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Hubble gets a key science instrument back as NASA troubleshoots glitch

The Advanced Camera for Surveys is back in action, though Hubble's other science instruments remain in safe mode.

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Astronauts photographed Hubble during a space shuttle servicing mission in 2009.

NASA

The Hubble Space Telescope is facing down a new technical challenge, the latest in a series of issues that have thrown the aging observatory off its game in recent years. In a bit of good news, the Advanced Camera for Surveys instrument is working again, NASA said Monday. 

Hubble's science instruments first kicked out error codes on Oct. 23 and again on Oct. 25 after NASA attempted a reset. The errors are connected to "synchronization issues with internal spacecraft communications."  Except for the Advanced Camera for Surveys, Hubble's other science instruments remain in safe mode.

Safe mode is designed to keep the telescope stable and allow it to remain powered via its solar panels while its team works through whatever technical problem is bothering it.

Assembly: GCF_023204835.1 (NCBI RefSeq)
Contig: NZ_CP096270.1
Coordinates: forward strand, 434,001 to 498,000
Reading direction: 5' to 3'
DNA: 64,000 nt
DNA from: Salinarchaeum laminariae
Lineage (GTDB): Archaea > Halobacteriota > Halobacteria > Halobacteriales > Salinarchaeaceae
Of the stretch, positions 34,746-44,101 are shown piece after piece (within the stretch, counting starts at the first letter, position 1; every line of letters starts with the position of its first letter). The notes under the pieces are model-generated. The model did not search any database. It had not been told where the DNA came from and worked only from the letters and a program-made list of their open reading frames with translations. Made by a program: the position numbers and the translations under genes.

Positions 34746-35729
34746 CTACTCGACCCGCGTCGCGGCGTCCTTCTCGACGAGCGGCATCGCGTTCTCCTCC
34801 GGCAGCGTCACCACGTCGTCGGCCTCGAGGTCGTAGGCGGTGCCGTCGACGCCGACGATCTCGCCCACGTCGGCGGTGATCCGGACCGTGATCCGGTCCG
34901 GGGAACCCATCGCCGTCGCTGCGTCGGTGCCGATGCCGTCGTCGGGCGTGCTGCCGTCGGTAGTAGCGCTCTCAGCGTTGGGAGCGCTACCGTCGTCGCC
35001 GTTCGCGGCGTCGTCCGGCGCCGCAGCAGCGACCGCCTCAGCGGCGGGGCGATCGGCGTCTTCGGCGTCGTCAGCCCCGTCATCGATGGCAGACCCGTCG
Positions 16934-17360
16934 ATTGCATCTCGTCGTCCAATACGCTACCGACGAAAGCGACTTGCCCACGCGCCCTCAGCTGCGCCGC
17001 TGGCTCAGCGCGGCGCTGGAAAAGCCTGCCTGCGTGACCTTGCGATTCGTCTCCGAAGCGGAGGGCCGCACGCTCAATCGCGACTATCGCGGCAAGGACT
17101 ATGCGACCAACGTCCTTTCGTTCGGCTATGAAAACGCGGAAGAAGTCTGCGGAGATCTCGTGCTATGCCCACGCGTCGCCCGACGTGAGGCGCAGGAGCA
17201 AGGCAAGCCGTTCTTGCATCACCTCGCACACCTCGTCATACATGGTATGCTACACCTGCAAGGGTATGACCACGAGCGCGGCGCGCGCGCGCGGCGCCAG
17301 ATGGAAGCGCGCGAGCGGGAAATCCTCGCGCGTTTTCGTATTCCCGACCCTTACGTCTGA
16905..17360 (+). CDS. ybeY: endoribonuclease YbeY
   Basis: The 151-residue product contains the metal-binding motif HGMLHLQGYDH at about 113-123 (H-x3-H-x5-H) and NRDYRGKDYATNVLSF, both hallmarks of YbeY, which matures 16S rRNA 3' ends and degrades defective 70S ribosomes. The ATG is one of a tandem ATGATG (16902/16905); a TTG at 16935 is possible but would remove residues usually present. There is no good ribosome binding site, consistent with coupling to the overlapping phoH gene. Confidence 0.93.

The Advanced Camera for Surveys is a key component of Hubble that was installed during a servicing mission in 2002. It can gaze at large areas of the sky and was responsible for bringing us the telescope's iconic Ultra-Deep Field image. "The camera was selected as the first instrument to recover as it faces the fewest complications should a lost message occur," NASA said. 

Troubleshooting is still underway, but NASA said it has seen no additional problems over the last week of working on the issue.

The space observatory experienced a technical issue in mid-June that left it in safe mode for a month as NASA worked to switch it over to backup hardware. The fix worked and Hubble got back to business, but there's no escaping the fact that the telescope is over three decades old.

Hubble is a joint project of NASA and the European Space Agency. Despite the glitches, the telescope has proven to be remarkably resilient in returning to service. NASA hopes it will continue to operate for years even as the more powerful, next-generation James Webb Space Telescope finally heads into space in December.